Photo: Downtown Mandalay.

Introduction

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Mandalay: the evocative name of Burma’s present day northern capital rolls satisfyingly off the tongue. Made famous in a host of films, popular songs and books by Rudyard Kipling, George Orwell, Frank Sinatra and more recently even Robbie Williams, Mandalay has become a household name, even if most people don’t actually know where it is.


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Although closely surrounded by the ancient city sites of Sagaing, Mingun, Inwa and Amarapura, Mandalay itself was only founded in 1857 by King Mindon. Under the name of Yadanarpon, the city was the capital of the Kingdom of Upper Burma until it was annexed by Britain in 1885. The king claimed to be fulfilling a prophecy by building a new capital at the foot of Mandalay Hill, though in reality most of the remainder of his kingdom, and former capitals, had already been swallowed up by the British.

It might not be as romantic as its name, but Mandalay is still a fab town to explore. Photo taken in or around Mandalay, Burma_myanmar by Mark Ord.

It might not be as romantic as its name, but Mandalay is still a fab town to explore. Photo: Mark Ord

Mandalay was occupied by the Japanese during World War II and suffered severe damaged from both heavy ground fighting, which extended right into the city centre, as well as Allied bombing. Estimates say well over half of the city was destroyed. In more recent times it’s seen a lot of investment and immigration from nearby China and the resulting reconstruction of the city hasn’t been free of controversy.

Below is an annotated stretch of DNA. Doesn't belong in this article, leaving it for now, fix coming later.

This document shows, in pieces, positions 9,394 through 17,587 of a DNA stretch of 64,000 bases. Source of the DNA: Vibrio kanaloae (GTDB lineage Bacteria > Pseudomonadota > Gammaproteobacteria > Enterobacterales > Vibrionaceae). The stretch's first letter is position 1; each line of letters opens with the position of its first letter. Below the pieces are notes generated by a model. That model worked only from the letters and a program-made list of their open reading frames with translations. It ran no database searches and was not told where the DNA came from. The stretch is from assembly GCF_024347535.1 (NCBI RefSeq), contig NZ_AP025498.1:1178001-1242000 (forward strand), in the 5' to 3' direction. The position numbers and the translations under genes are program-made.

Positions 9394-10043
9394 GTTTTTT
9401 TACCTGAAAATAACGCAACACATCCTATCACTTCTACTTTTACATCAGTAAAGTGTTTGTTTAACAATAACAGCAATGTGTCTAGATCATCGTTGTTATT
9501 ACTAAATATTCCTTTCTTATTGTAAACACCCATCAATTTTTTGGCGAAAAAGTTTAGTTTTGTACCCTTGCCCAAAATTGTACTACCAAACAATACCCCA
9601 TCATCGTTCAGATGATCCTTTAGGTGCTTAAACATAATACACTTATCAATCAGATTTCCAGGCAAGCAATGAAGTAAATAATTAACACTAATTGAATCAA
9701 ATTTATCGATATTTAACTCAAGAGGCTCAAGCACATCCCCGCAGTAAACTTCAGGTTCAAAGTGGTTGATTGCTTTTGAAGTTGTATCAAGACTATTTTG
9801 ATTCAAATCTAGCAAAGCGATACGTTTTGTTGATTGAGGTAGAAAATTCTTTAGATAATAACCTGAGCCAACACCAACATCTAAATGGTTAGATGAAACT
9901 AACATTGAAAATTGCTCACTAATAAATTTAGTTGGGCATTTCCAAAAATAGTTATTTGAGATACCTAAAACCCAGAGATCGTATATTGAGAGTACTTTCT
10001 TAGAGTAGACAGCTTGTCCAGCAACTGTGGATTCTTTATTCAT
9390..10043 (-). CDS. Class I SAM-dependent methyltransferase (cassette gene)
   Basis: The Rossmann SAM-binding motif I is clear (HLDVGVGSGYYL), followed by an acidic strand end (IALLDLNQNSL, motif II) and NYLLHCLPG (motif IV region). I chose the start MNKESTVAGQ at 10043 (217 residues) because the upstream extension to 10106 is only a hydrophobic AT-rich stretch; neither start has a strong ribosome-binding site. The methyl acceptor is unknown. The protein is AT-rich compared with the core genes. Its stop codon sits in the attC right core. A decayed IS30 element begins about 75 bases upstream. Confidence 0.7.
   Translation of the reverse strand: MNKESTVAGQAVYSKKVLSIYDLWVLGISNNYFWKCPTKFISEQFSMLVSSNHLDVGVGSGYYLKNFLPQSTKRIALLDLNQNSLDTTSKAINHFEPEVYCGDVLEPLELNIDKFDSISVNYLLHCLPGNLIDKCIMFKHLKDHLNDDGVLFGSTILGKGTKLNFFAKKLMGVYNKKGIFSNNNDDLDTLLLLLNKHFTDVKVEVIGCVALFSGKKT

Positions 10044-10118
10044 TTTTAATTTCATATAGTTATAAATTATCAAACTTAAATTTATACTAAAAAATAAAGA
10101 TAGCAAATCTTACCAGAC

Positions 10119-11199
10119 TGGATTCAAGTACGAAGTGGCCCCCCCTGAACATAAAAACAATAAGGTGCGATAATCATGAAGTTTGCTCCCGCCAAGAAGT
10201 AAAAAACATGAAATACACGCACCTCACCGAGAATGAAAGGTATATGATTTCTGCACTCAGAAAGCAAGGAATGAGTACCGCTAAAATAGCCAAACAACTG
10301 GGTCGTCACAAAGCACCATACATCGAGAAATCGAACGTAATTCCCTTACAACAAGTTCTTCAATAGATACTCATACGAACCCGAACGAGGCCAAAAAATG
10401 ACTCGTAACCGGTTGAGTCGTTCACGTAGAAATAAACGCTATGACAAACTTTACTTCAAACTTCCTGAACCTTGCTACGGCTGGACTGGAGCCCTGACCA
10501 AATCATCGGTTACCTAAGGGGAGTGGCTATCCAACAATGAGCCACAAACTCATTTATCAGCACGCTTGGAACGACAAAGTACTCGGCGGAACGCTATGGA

Today Mandalay is northern Burma’s commercial, cultural and administrative capital; it’s a sprawling, bustling city of some 1.5 million people. It’s also a major transport hub, so an essential stop at some stage for many visitors to Burma, though possessing plenty of fine sights of its own. It unfortunately receives a fair amount of negative feedback from visitors as the romantic and exotic name fails to meet preconceptions. Mandalay does lack Yangon’s fantastic stock of colonial architecture and it’s never going to be Burma’s cutesy equivalent of Thailand’s Chiang Mai. At the end of the day, it’s just a regular, traffic-clogged and bustling large city, albeit with more than its fair share of spectacular monuments. Suburbs sprawl but downtown is still largely free of high-rise and there are still quiet back streets and friendly tea shops to be discovered. We reckon you should allow at least two or three days for a ... Travelfish members only (Around 1,300 more words) ... please log in to read the rest of this story.


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